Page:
HOTELS give simple things complicated names to justify ripping you off. Here are the most pretentious culprits:
Nothing about the name ‘mini-bar’ lives up to its name. Instead of a scale model of a bar, complete with a little bartender who pours you tiny pints and listens to your woes as he cleans a minuscule glass, it’s a fridge with a glass door. And the only things inside are Snickers that cost a fiver.
Tea & coffee making facilities
What the hotel meant to say is: ‘there’s a mini kettle on a tray with some dusty cups and UHT milk pots. Have at it.’ Instead you got your hopes up that there would be an industrial-sized coffee machine and a trained barista on hand to serve you cappuccinos, even though you’re only paying £29 per night.
While this sounds glamorous, in reality you’re getting the hotel to send a minimum wage employee to your room to make your bed. On top of completing a task which you should have been taught to do as a child, said worker will also pick your soiled underwear off the floor and fold your towels into a rudimentary swan. They deserve to be called heroes.
A phrase that makes it sound as if the hotel comes complete with an entire water park, bowling alley, and Go Kart track. All the owners have done is fill a basement with treadmills and dumbbells bought second-hand from a nearby prison. They’d have bought the pool too but forensics still need it as evidence.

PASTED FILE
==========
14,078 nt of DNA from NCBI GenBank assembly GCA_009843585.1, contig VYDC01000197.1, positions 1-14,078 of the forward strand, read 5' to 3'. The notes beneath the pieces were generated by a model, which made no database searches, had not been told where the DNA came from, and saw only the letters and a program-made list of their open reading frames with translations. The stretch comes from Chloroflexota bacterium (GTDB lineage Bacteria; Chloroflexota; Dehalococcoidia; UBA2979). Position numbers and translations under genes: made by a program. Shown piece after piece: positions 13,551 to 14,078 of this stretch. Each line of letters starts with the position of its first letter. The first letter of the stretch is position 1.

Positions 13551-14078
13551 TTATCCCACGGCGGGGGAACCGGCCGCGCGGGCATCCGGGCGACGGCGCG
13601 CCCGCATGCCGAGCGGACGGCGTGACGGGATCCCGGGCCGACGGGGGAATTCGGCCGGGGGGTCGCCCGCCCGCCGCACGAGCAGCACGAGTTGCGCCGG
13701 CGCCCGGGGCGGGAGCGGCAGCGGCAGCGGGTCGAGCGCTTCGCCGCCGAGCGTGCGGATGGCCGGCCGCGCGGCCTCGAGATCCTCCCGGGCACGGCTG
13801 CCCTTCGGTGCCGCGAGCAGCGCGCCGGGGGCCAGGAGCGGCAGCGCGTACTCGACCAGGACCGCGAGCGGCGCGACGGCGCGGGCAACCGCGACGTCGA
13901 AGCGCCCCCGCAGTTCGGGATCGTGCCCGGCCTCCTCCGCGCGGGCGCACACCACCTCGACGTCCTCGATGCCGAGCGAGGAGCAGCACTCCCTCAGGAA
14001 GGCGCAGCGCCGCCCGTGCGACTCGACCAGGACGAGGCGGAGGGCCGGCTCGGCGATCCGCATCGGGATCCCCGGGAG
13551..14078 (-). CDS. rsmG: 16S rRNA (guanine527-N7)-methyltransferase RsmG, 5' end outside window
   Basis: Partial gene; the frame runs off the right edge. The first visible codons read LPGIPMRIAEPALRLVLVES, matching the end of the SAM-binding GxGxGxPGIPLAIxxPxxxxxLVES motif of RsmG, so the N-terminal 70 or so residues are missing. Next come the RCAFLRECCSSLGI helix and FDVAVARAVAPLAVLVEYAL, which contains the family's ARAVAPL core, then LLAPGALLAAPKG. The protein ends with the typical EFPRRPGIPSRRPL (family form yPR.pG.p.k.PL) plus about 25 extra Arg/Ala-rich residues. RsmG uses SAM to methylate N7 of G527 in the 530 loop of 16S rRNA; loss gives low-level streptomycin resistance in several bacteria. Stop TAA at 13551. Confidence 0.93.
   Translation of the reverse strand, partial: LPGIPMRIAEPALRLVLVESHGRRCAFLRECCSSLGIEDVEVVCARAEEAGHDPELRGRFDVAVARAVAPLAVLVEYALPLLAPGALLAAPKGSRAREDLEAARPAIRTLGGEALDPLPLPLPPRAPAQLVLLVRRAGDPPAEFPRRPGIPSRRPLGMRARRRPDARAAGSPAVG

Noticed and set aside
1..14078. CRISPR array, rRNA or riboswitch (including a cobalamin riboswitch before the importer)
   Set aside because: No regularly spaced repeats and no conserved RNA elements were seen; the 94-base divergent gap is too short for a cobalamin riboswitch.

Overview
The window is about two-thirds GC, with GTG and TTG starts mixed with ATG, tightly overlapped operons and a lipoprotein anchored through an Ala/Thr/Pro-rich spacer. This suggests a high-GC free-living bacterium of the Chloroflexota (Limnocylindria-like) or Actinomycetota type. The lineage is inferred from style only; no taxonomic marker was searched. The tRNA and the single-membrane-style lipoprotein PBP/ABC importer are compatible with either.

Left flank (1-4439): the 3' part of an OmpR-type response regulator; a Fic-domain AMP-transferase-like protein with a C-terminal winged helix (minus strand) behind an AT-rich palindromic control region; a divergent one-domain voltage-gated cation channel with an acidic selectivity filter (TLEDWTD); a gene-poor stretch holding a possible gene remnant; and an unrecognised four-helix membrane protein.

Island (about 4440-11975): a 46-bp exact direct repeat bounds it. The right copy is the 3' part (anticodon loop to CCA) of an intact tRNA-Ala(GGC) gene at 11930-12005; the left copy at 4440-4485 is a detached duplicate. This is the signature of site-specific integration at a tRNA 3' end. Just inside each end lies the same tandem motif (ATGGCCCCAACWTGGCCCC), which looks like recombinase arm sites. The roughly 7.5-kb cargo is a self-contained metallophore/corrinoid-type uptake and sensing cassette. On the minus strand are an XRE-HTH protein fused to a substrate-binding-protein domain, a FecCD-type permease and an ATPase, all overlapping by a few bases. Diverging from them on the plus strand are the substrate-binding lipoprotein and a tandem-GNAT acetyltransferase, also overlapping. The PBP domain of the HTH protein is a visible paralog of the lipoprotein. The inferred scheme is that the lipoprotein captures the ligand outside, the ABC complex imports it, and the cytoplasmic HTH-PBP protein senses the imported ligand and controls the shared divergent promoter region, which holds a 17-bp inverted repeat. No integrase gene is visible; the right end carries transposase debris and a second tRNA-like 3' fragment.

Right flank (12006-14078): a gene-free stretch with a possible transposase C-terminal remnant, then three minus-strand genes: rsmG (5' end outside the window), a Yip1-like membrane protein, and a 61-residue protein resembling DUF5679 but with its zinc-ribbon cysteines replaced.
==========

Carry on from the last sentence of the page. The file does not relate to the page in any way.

‘Do not disturb’ signs
‘Piss off’ would be more to-the-point. If they were completely truthful they’d read: ‘There’s a businessman from Nantwich masturbating to pay-per-view pornography in here, please do not enter.’ It’s clunky, though.
This is simply just a way for hotels to make you pay double the price for a slightly larger room. In what world would any president have ever stayed in a Travelodge in Dorking? Even if they were fugitives from justice they’d stay at an Airbnb for the privacy.
You imagine yourself sitting in front of a colossal 4D IMAX screen, with the latest video game consoles laid out before you. Try to contain your disappointment when you realise the media centre is in fact a 14-inch portable television bolted into a corner you can’t see from the bed.